Town of Windsor Closes Windsor Lake Reservoir

July 23, 2019 Town of Windsor Closes Windsor Lake Reservoir

Windsor Lake Reservoir Blue-green Algae

By Town of Windsor

On Tuesday, July 23, the Town of Windsor closed Windsor Lake Reservoir to town provided activities until further notice. A precautionary water sample taken from the lake Thursday, July 18 tested positive for cyanobacteria also known as blue-green algae.

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Staff have closed and roped off the swim beach and locked up the dog beach.

The following activities are prohibited during this time: swimming, bathing, and no pets are allowed.

Rentals and concessions will not be available during this time. Annual permitted motorized and non-motorized boaters are allowed on the lake at this time to assist in agitating the water. However, water activities such as tubing and water skiing are not allowed. Non-motorized boaters can use their permits at their own risk.

“Out of an abundance of caution last week we issued a precautionary health advisory. Given today’s positive test, we have closed the lake for usage. I have sent a new sample to the state laboratory today and we will continue to test weekly until the bacteria clears up,” states Director of Parks, Recreation & Culture Eric Lucas.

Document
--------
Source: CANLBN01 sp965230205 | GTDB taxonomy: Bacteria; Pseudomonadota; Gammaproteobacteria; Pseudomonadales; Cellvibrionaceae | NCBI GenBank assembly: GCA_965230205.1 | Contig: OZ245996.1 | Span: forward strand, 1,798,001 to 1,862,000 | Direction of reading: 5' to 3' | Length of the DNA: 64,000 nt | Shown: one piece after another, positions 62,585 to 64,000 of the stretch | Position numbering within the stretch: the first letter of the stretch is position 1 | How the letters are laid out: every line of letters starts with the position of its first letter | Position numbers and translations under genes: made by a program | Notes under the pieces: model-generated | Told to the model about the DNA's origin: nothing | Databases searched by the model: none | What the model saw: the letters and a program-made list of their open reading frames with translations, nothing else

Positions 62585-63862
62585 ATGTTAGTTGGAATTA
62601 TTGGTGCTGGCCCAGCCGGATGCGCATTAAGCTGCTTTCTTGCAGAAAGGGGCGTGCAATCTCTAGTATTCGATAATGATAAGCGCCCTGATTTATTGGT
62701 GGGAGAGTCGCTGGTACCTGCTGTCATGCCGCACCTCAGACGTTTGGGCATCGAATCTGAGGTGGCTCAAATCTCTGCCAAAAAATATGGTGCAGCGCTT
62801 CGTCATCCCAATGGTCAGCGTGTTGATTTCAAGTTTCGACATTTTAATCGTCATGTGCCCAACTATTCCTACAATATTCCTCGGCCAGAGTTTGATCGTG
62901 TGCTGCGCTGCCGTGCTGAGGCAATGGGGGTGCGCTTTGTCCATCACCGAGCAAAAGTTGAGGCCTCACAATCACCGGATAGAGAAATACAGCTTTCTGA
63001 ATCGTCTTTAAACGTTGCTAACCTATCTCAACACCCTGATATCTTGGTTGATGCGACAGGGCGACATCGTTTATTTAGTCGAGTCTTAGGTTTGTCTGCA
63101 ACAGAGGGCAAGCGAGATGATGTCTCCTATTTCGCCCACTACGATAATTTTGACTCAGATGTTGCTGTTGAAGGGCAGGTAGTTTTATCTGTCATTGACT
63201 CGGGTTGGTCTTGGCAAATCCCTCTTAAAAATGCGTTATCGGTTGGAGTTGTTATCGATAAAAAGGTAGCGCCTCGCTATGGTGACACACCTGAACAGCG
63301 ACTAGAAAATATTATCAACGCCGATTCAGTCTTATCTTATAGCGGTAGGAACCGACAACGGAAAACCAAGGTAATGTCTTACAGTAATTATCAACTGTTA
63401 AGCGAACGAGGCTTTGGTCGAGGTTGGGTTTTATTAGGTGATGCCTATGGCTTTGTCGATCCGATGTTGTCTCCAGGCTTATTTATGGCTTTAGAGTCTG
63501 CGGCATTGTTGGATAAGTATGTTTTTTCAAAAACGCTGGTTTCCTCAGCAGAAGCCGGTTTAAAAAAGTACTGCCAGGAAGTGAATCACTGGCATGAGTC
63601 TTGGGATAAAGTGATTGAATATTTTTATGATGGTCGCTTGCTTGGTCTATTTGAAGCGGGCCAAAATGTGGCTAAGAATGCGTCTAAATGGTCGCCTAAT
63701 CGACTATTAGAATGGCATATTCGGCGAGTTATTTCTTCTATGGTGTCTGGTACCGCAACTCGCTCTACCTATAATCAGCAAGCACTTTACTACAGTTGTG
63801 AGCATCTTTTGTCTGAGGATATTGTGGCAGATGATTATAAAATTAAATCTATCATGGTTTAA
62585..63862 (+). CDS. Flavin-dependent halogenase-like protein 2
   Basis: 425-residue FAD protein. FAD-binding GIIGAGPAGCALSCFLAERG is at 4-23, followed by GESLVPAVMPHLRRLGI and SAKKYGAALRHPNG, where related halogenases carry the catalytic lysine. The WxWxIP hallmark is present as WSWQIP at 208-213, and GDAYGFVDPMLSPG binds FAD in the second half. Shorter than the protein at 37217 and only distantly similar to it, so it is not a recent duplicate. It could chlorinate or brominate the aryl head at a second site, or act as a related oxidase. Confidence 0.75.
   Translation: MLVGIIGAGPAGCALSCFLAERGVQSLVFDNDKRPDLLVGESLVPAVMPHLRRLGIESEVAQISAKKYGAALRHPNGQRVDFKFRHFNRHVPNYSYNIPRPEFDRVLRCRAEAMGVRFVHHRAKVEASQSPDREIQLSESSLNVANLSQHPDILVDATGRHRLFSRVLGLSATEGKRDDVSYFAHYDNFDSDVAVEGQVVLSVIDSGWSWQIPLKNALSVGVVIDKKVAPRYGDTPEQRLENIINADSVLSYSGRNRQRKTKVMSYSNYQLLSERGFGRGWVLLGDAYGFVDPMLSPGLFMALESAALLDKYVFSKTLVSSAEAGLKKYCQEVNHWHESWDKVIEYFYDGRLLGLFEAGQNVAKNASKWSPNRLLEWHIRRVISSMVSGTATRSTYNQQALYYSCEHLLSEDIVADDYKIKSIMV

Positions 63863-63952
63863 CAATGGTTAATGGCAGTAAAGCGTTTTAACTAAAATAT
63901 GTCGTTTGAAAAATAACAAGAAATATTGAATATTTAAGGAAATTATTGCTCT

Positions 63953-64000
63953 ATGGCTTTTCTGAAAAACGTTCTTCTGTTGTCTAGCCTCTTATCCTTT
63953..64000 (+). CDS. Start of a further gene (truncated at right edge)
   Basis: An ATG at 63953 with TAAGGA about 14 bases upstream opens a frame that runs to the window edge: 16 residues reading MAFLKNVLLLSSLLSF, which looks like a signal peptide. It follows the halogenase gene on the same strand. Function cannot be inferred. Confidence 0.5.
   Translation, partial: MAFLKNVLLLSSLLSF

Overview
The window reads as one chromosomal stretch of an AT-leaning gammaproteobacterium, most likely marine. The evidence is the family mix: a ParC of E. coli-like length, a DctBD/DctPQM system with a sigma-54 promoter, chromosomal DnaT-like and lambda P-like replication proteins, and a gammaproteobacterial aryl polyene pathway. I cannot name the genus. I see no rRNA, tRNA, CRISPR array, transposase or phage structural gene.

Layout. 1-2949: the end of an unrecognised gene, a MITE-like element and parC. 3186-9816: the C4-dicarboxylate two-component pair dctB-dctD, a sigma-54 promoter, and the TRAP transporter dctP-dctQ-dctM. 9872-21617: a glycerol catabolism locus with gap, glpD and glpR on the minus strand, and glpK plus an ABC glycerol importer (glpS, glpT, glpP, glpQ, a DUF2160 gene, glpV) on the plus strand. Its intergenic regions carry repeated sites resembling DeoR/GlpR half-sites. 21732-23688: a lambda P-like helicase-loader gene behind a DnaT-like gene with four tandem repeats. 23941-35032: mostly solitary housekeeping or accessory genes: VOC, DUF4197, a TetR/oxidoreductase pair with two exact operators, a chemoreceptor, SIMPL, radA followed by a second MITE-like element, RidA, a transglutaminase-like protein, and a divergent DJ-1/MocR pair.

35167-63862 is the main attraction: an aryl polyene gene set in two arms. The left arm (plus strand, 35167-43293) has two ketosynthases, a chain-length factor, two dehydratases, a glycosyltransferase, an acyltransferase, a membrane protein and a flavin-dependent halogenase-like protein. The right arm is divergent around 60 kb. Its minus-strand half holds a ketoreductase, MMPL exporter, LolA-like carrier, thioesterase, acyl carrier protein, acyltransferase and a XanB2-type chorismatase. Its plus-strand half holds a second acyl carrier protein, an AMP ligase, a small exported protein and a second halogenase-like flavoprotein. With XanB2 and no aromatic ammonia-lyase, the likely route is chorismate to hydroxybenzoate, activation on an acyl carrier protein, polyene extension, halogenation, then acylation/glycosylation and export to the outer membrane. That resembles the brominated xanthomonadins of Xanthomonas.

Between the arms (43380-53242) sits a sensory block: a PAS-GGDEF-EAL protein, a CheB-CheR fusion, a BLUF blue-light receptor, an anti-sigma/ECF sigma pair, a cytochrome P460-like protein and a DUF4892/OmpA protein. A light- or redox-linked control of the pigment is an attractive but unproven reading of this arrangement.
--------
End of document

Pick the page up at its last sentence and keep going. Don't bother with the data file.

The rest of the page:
What are Harmful Algae?

Blue-Green Algae which are not really algae, they are a type of bacteria and are common in lakes throughout Colorado. The algae multiply rapidly—and are impacted by a combination of unusually sustained hot weather, stagnant water and stormwater runoff that includes nutrient pollution from fertilizers—to form blooms and scums.

What Contributes to Blue-Green Algae Growth?

Polluted stormwater runoff can have adverse effects on plants, fish, animals, and people. Too much nitrogen, potassium, and phosphorus in the water is known as nutrient pollution and can cause algae to grow faster than ecosystems can handle. Significant increases in algae harm water quality, food resources, and decrease the oxygen aquatic life. Add sustained hot temperatures and conditions exist for this type of algae to thrive.

While they advise visitors to use the water at their own risk, they can still enjoy the trail, volleyball net, catch and release fishing, the playground, Boardwalk Park Museum and the park in general.

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